Prereq: junior standing.

Course usage information

ENG 410. Experimental Course: [Topic]. 1-5 Credits.

Repeatable. Selected topics offered each year.
Prereq: junior standing.

Course usage information

ENG 412. Literary Editing. 4 Credits.

Study of principles and practices of editing contemporary literature. Prepares the student for work in the trade.

Course usage information

ENG 413. Theories of Literacy. 4 Credits.

Approaches to literacy through literary theory, rhetoric and cultural studies. Examines issues involved with school and community literacy.
Pre- or coreq: ENG 404 Internship: Community Literacy; junior standing.

Course usage information

ENG 419. Contemporary Literary Theory. 4 Credits.

Developments in critical thinking after the New Criticism.
Prereq: Junior standing.

Course usage information

ENG 420. The Art of the Sentence. 4 Credits.

Analysis of English grammar and style in literary and academic contexts. Offered alternate years.
Prereq: junior standing.

Course usage information

ENG 423. The Age of Beowulf. 4 Credits.

A reading of Anglo-Saxon literature and culture as the intersection of Germanic, Celtic, and Christian traditions. Readings include Irish epic, Welsh romance, Norse mythology, and Icelandic saga.
Prereq: Junior standing.

Course usage information

ENG 425. Medieval Romance. 4 Credits.

Study of selected romances in the context of European intellectual and social history. May include elementary linguistic introduction to Middle English.
Prereq: Junior standing.

Course usage information

ENG 427. Chaucer. 4 Credits.

Close textual study of selected Canterbury Tales in Middle English; instruction in the grammar and pronunciation of Chaucer's language.
Prereq: Junior standing.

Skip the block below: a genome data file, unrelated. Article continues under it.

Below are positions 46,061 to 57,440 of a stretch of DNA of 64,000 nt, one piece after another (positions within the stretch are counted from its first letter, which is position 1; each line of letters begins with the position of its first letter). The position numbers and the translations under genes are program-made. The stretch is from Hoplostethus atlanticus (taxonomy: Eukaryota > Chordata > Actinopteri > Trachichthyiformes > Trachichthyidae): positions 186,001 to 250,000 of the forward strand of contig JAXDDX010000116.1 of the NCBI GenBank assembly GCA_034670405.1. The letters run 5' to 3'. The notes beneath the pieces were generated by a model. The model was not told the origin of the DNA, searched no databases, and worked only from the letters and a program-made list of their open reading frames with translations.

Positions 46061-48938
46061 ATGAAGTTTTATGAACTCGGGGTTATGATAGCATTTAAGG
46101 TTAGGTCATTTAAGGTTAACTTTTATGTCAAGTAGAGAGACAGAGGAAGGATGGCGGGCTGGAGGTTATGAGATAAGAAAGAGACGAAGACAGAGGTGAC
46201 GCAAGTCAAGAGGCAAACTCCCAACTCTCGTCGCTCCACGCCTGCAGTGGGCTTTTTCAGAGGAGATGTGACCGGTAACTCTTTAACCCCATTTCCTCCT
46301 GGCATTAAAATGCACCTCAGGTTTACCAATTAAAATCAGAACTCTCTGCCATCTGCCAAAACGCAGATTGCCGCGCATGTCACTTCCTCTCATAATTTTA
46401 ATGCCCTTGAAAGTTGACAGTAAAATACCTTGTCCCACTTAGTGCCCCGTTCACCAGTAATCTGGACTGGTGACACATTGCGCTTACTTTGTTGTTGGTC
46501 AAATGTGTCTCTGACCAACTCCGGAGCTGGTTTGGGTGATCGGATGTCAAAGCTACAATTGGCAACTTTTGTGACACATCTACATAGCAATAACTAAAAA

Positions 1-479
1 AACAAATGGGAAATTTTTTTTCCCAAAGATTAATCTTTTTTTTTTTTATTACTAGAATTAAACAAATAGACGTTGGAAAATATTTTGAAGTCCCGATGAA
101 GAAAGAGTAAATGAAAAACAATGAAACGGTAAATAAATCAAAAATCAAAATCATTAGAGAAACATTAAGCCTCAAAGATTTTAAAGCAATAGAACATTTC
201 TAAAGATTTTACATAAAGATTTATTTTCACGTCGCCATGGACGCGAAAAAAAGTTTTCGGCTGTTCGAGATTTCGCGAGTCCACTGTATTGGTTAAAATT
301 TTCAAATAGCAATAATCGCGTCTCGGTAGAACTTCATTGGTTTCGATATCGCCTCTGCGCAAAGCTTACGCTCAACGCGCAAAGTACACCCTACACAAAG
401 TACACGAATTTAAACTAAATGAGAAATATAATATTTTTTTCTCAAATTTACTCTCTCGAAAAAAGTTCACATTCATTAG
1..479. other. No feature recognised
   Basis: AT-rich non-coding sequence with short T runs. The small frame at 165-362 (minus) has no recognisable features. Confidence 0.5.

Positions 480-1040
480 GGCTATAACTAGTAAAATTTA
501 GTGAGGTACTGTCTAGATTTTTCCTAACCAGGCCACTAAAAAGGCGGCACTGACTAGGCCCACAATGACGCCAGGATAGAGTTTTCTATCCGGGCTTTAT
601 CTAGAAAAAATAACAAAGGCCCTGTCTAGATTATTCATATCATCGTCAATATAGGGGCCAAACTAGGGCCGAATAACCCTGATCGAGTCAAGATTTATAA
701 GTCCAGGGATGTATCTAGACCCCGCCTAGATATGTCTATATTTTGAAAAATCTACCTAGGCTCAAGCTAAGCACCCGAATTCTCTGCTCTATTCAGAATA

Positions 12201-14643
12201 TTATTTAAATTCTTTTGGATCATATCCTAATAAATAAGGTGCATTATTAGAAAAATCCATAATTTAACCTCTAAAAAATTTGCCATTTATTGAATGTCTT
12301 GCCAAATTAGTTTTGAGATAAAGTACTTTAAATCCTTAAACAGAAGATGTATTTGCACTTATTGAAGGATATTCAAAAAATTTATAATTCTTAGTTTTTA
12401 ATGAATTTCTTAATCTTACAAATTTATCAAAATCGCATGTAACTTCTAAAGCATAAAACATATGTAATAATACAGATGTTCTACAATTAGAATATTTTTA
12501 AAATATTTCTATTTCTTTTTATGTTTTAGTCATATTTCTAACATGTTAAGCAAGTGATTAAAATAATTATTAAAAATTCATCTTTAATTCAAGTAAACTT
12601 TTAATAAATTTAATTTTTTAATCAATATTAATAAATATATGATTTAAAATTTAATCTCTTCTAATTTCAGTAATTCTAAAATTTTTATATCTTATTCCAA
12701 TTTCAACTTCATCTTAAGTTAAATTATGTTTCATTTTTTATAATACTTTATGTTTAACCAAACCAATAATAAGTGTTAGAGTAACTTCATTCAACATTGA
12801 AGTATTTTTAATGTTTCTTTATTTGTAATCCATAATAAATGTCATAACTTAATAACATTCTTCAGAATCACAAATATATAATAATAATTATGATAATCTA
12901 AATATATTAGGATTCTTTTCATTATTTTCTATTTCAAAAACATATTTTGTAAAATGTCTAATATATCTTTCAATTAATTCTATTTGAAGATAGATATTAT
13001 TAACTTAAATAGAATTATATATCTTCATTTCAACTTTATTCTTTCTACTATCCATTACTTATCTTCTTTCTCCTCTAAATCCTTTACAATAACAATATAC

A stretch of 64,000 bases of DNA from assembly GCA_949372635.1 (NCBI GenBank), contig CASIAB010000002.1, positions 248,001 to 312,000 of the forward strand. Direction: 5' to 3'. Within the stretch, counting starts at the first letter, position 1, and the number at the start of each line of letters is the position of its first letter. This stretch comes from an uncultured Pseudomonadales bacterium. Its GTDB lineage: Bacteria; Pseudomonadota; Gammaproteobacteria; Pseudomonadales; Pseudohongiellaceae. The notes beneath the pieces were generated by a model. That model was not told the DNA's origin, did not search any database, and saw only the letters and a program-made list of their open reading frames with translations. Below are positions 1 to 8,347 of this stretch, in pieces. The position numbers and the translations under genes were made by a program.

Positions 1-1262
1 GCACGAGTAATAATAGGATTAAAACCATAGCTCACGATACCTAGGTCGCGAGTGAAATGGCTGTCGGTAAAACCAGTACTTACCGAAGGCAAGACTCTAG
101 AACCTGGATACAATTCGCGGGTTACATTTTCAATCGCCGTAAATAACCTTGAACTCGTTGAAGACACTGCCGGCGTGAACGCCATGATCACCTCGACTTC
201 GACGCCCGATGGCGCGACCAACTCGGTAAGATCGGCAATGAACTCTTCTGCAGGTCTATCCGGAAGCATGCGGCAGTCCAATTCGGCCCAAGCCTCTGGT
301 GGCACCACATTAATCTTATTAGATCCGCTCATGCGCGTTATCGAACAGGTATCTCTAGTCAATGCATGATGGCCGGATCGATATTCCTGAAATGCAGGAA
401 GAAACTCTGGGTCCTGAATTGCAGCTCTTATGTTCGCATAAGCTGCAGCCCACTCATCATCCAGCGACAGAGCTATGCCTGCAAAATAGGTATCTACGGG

Course usage information

ENG 428. Old English I. 4 Credits.

Introduction to Old English language. Sequence with ENG 429, 430.
Prereq: Junior standing.

Course usage information

ENG 429. Old English II: [Topic]. 4 Credits.

Study of Old English prose or poetry in the original language. Sequence with ENG 428, 430. Repeatable twice when topic changes.
Prereq: ENG 428.

Course usage information

ENG 430. Old English III: [Topic]. 4 Credits.

Study of Beowulf or works by other major Old English authors in the original language. Sequence with ENG 428, 429. Repeatable twice when topic changes.
Prereq: ENG 429

Course usage information

ENG 434. Spenser. 4 Credits.

Examines the works of Edmund Spenser.
Prereq: Junior standing.

Course usage information

ENG 436. Advanced Shakespeare. 4 Credits.

Detailed study of selected plays, poetry, or both.
Prereq: Junior standing.

Course usage information

ENG 438. Shakespeare's Rivals. 4 Credits.

Representative plays by Ben Jonson, Thomas Middleton, John Webster, and other early 17th-century dramatists.
Prereq: Junior standing.

Course usage information

ENG 442. Milton. 4 Credits.

"Paradise Lost," "Paradise Regained," and "Samson Agonistes."
Prereq: Junior standing.

Course usage information

ENG 448. Restoration and 18th-Century Literature. 4 Credits.

Johnson and his circle; classic to romantic; relations between England and the Enlightenment in France.

Course usage information

ENG 451. 19th-Century Studies: [Topic]. 4 Credits.

Comparative studies of selected problems and figures on both sides of the Atlantic; treating topics in literature, the fine arts, and social history. Repeatable when topic changes.

Course usage information

ENG 454. English Romantic Writers. 4 Credits.

Romantic thought and expression. The first generation including Blake, Coleridge, Dorothy and William Wordsworth.
Prereq: Junior standing.

Course usage information